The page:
Natural Dye (Part 6 of 6): Other Methods Of Natural Dyeing



What is it and how is it made?

Bogolanfini is a method of mud dyeing unique several tribes in Mali but the Bamana or Bambara, as they are also known, tribe is the tribe famed for it. Traditionally, the men make and sew the cloth while the women dyed them.

  1. The local cotton is woven into strips of cloth. (called finimugu among locals)
  2. The cloth is sewn together.
  3. The leaves of Anogeissus leiocarpus and Combretum glutinosum are pounded and soaked in water for a day. The woven cloth is then dipped into the solution, which produces a yellow tint to the cloth. It is sun dried and the area exposed to the sun will be a darker shade of yellow than the unexposed part.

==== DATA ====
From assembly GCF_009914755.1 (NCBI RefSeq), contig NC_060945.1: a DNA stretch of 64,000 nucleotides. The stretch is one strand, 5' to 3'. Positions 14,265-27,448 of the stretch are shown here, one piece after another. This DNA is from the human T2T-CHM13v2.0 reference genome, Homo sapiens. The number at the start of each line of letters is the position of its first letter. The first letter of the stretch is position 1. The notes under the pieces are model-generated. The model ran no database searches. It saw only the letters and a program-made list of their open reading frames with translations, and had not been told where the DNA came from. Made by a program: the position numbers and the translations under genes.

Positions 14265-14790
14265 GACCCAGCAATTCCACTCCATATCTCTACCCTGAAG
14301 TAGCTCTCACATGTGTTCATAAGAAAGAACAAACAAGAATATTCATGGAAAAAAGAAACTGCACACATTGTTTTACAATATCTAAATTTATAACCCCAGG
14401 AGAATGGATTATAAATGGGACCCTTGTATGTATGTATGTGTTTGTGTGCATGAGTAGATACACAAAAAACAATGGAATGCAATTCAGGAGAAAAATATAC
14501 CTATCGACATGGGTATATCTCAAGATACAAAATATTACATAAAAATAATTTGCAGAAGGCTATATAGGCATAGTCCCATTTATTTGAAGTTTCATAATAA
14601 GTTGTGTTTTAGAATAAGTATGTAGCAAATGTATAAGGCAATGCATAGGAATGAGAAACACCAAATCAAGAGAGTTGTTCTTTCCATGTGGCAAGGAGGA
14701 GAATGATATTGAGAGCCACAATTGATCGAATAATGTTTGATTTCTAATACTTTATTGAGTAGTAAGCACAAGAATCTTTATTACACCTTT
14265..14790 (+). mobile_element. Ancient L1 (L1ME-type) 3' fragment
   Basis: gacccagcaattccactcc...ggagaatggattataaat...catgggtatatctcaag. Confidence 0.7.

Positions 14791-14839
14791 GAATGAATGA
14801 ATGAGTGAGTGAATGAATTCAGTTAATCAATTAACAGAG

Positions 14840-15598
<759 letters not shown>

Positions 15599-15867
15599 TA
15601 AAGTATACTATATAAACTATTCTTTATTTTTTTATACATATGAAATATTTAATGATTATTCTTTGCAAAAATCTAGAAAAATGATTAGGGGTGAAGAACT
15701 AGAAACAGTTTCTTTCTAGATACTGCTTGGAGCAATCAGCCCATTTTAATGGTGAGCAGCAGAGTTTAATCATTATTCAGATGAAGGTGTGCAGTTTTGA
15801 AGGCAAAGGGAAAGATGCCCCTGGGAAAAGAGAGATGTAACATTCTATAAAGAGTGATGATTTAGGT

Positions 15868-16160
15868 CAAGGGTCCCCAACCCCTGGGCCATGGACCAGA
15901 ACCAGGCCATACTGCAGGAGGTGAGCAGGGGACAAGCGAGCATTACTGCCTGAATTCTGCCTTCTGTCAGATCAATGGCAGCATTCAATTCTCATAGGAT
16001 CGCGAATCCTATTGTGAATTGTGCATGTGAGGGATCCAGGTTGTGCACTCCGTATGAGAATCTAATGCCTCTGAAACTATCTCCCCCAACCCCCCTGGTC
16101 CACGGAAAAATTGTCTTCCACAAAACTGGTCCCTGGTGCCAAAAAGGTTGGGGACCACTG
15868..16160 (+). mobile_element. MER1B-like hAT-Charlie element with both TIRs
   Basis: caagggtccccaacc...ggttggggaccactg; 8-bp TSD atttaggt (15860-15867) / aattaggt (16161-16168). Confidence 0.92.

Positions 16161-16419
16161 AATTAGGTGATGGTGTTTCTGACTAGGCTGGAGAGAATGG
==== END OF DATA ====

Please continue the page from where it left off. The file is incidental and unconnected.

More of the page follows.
4. Fermented mud (about a year old) is used to colour in the background. The design’s colour is left as is, which is yellow. It stands out against the dark brown/black background. The mud is then washed out. The process can be repeated several times.
  5. Finally, the designs are then traced with a solution of imported caustic soda (known as sodani among locals) mixed with ground peanuts and millet bran. It works as both a bleach and abrasive to wash away the yellow colour, making the design a white or off-white colour.

Anogeissus leiocarpus leaves

Combretum glutinosum leaves

A bogolanfini design











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